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Keep Shooting! Photography Assignments (04 Feb 2013)

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Images from my horrible shoot

4 years 4 months ago - 4 years 3 months ago #4539 by Erin
So I am taking pictures of this 16 month old, under the tree where his dad proposed to his mom, and where his parents were also married. However, the little bugger walked and crawled non-stop. All over the place - I kept lifting and relocating and adjusting my tripod - and my lights - but he was going non-stop and I just gave up hope of being able to use a flash - it was exhausting. these images were taken near the end of the hour, no light..under a shade tree, and I was far away packing up my stuff....he finally was sitting still - and this is the best I can do (even with photoshop.)
Last Edit: 4 years 3 months ago by Erin. Reason: don't want feedback anymore, thanks.

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4 years 4 months ago #4543 by Gregory Cazillo
Every shoot should be a learning experience especially at your level. First thing you should have learned was to leave the tripod at home when photographing kids. Next one is to make sure you have a clear understanding of what they want and expect from the photo shoot. I can easily see how the second photo might not be what they had hoped for, rather a different style would be better.

Another point is to photograph young children when they are just waking up from a nap so they are more docile and are not moving around as much. Food also helps and slows them down.

As for the two photos they are both fine with good exposures for the scene. I don't see the actual tree in the first so that could be part of it. The second image is not showing the child's face which I'm sure Mom doesn't like, plus it is quite askew and needs to be straightened.

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4 years 4 months ago #4588 by Erin
Thanks for the feedback Greg! I am making a return to that shade tree very soon with a different baby and will take your advice! I will make sure the child is fed and is well rested. As for the shade tree - I shot over 200 images and she has several with the tree in view - but it's such a huge tree - in order to capture it the baby would look like a little dot. I think I have one of him facing the tree, but looking over his shoulder at me. I should have posted that one. But I'm to try again this weekend. Gotta keep shooting ;)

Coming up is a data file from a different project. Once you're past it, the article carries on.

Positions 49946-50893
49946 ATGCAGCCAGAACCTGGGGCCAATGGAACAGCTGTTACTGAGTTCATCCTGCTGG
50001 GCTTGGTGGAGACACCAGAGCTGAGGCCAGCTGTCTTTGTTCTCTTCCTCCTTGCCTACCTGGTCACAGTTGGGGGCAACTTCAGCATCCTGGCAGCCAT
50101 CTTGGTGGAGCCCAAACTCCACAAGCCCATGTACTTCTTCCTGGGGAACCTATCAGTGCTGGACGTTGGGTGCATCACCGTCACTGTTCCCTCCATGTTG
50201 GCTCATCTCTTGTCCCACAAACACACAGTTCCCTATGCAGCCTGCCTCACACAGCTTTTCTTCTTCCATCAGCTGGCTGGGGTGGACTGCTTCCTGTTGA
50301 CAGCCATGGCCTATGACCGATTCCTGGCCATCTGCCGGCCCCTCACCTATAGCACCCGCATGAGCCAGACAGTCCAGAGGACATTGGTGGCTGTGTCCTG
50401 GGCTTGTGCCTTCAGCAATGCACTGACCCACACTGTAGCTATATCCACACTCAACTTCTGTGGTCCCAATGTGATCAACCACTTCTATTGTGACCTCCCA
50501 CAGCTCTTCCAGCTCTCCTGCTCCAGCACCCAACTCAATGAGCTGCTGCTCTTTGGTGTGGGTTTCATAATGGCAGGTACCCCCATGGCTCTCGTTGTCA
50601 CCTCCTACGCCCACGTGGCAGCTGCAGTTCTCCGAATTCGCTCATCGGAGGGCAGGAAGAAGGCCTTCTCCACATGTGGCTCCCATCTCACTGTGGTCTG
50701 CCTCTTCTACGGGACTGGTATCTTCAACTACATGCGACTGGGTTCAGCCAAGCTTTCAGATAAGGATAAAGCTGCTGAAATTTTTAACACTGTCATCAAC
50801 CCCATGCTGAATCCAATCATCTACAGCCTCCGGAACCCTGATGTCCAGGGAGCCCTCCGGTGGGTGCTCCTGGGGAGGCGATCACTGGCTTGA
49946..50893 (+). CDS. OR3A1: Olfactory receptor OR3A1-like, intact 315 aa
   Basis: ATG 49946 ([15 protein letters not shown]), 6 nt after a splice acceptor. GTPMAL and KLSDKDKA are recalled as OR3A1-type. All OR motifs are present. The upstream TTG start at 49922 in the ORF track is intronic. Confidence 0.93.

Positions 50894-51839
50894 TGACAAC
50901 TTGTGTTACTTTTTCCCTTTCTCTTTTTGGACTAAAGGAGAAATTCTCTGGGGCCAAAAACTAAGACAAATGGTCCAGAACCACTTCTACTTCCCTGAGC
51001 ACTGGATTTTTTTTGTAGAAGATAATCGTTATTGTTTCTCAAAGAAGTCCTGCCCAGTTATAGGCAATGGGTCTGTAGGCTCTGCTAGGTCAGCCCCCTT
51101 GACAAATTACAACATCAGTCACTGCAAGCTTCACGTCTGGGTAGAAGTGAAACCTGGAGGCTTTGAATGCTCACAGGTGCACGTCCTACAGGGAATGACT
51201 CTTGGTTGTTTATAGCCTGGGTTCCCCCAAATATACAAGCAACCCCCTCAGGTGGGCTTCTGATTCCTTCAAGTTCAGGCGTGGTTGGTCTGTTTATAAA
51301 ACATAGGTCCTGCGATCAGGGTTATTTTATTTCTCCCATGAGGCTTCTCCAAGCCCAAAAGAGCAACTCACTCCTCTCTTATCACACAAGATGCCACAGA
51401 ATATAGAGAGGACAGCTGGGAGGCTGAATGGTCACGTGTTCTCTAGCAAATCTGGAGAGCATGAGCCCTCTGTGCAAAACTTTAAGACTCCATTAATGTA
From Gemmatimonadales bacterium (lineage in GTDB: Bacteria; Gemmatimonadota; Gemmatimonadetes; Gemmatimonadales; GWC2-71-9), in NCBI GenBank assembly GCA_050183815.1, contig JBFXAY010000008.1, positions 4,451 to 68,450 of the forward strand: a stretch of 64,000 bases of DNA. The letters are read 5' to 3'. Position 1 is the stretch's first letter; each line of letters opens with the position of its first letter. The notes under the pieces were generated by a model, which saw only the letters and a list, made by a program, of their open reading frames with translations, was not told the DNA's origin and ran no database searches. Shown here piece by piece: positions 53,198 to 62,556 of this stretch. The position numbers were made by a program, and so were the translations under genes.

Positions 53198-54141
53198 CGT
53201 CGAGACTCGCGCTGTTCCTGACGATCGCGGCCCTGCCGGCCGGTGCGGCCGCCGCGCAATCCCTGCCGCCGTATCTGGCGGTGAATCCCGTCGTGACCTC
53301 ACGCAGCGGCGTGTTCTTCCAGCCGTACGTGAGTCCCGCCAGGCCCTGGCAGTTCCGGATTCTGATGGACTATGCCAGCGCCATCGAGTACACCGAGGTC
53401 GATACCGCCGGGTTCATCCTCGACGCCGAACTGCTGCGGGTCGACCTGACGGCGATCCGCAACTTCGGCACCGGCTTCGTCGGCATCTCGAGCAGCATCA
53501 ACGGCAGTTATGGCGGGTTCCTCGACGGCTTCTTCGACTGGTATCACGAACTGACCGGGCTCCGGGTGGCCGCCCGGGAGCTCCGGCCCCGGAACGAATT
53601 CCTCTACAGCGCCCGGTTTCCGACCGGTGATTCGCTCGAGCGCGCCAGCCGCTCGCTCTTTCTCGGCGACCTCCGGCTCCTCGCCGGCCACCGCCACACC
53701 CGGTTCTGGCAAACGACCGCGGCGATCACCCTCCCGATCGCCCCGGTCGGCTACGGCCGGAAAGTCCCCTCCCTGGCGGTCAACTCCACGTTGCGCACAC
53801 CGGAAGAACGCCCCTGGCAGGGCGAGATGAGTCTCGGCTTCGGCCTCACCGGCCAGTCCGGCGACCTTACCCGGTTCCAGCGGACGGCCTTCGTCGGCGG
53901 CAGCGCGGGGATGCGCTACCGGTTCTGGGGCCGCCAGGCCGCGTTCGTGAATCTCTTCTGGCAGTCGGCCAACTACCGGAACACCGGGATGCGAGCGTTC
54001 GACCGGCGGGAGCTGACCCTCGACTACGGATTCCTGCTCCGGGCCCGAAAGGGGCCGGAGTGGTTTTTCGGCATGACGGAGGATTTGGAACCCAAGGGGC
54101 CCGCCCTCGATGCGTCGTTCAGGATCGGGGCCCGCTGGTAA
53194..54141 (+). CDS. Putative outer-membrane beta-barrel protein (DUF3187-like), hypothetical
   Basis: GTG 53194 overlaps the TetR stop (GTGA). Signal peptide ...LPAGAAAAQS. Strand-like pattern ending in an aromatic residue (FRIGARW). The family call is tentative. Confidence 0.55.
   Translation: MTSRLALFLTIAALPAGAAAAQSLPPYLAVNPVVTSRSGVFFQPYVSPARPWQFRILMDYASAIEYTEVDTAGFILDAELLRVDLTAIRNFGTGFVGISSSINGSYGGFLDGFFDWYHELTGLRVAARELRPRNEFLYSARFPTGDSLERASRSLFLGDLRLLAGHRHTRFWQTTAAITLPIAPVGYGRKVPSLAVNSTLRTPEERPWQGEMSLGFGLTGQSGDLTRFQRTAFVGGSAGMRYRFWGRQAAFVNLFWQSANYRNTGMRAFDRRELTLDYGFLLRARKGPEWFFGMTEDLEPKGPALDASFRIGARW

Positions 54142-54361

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4 years 4 months ago #4599 by jerry
Well, based off my own experience with a little kid that was always on the go. It was just better to go with the flow as they say. Took lots of candids. The only way he would sit still is if mom or dad held on to him. I got some really good photos from that also. Sometimes I think candids are far better than posed for young kids, its more natural and they are more comfortable. There were times where he would just run and I tried to capture that. he also liked pushing his own stroller, so I shot that.

So, I say just go with the flow if kids are that mobile. Here are 2 shots I took, comps aint the greatest, but i have enough to learn yet.

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4 years 3 months ago #4720 by Michael Burnham
Trying to photograph my daughter was a big chore..which also in itself a learning experience. Camera came out, she *almost 3 now* still goes right to the lense to look at her reflection. She is very very active from the minute she wakes up til she goes to sleep. So had to do tricks to get her to sit still. This could also apply to you, does child have any siblings? They can be standing off camera and are a great great great distraction, because some natural mubojumbo can help them slow down to stop and watch what big sister/brother are doing are doing. Parents off camera always seem to have child want to move to them because thats natural, siblings they want to see what they are doing.
You have to be well rested, fed, and ready to be active. they move you Greg said, tripod stays at home will just get in your way/slow you down.
I hate saying this but one of few times I don't mind "spray and pray" if you got the angle you want, you have them somewhat where you want to get your shot, just whip out 6shots at once and hope you got that shot you wanted in one of those frames. I am no pro myself but this is what I do the few shots of kids I have done.

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4 years 3 months ago #4741 by Erin
Ha ha! I love "spray and pray!" :P